A castle. In Aberdeen, Mississippi. Have you seen it?
This week’s Friday is a Gas post is not about a specific brand of station, but rather a specific type of station form. This week’s stations represent the antithesis of the full-service station: the booth form gas station Aberdeen, Mississippi… Read More ›
Per Malvaney’s request and the plethora of examples received in the comments to last Friday’s post, this week we’ll focus on the Pan Am/ Amoco Stations of the c.1930s-c.1940s. Unfortunately this station type is not listed in the handy-dandy 2016… Read More ›
Yes, there used to be a Beaux Arts public swimming pool in Mississippi. Thomas Rosell’s comment on the Swimming Pools for Some post asking about an abandoned swimming pool in Aberdeen is the impetus behind this post about historic Acker Park… Read More ›
Cities Service was founded in Bartlesville, Oklahoma, in 1910 as a public utility. The company operated natural gas, lighting, ice and other utility type services in major municipal locations during the early part of the century. – A Field Guide… Read More ›
One of the common complaints about historic preservationists from non-historic preservationists, particularly of the internet troll variety, is that if preservationists want to save something they should buy it or shut up about it. This is an ignorant, internet troll-ish… Read More ›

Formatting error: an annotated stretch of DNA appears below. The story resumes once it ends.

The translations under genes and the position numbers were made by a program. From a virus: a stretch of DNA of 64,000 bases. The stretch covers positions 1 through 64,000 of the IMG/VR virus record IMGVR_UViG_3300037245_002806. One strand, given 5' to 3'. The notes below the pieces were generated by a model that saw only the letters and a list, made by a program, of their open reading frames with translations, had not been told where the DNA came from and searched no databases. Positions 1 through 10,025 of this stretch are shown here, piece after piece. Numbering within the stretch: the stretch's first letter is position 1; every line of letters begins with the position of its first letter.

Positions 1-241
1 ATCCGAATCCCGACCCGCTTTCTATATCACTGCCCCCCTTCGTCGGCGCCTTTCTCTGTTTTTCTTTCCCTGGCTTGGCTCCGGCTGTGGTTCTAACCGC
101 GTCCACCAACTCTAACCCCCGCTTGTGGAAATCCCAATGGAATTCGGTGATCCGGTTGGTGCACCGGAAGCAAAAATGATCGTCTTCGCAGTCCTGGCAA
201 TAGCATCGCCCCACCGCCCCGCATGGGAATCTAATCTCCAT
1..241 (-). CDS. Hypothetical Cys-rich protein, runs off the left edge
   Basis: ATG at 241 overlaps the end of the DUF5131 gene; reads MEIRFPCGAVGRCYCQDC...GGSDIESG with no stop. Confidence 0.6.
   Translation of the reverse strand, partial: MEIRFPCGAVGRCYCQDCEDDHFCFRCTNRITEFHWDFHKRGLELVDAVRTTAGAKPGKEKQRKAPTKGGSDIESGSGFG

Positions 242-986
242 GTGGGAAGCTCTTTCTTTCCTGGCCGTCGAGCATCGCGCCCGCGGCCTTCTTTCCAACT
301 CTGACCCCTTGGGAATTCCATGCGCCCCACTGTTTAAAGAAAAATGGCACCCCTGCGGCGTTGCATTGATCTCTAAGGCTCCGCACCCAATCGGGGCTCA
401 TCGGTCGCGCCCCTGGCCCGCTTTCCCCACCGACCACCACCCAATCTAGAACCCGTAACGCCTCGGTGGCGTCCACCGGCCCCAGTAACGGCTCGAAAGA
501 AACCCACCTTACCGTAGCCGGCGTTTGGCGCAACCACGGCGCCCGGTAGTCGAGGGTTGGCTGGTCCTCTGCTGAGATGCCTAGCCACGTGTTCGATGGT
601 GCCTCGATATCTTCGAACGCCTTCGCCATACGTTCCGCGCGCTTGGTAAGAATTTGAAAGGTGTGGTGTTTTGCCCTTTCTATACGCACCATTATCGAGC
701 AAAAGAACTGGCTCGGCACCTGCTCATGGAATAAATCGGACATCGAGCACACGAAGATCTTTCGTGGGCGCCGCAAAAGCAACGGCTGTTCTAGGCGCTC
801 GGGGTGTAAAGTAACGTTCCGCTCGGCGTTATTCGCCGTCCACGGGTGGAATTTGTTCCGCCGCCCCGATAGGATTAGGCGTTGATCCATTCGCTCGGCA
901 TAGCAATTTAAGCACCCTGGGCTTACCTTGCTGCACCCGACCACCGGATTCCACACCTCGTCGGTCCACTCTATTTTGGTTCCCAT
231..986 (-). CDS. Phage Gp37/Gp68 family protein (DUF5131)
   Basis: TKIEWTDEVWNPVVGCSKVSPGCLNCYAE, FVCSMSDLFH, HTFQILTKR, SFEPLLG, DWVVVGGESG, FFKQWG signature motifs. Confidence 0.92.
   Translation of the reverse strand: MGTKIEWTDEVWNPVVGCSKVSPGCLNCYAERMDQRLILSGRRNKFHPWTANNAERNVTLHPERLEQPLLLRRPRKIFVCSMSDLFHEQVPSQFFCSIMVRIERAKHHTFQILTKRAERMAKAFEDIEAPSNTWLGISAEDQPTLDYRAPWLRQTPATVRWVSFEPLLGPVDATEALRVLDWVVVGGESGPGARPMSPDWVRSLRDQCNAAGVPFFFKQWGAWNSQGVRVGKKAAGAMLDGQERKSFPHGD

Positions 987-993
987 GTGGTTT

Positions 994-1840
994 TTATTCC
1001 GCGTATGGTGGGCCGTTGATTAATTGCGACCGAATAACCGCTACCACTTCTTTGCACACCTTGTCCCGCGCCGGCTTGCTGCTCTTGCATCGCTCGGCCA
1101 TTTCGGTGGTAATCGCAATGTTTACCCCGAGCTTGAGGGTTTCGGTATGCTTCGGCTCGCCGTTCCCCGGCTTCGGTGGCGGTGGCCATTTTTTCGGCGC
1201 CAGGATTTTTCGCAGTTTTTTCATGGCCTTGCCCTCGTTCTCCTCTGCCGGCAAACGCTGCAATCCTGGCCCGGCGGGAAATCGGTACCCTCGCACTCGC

From the MDAH website comes much-anticipated news about this year’s round of Community Heritage Preservation Grants (CHPG), the state’s primary historic preservation grant program. I’ve taken the liberty of adding links to the MDAH Historic Resources Database for each building so you… Read More ›
We’ve previously had a brief introduction to architect George F. Barber here on MissPres. Barber, who lived in Knoxville, TN from 1888 until his death in 1915, did a significant mail order plan business across the United States. The Knox County… Read More ›
Spring Pilgrimage time is upon us, and here’s a list of all the known Mississippi home tours, along with a few out-of-state that you might be interested in. Old house and architecture buffs should be first in line for pilgrimage tickets each year.
Monroe County’s Chancery Building, built 1885-87 as a post office and federal building (Mississippi Department of Archives & History/Historic Resources Inventory database), did not make it to the 101 Places in Mississippi to See Before you Die list. It was… Read More ›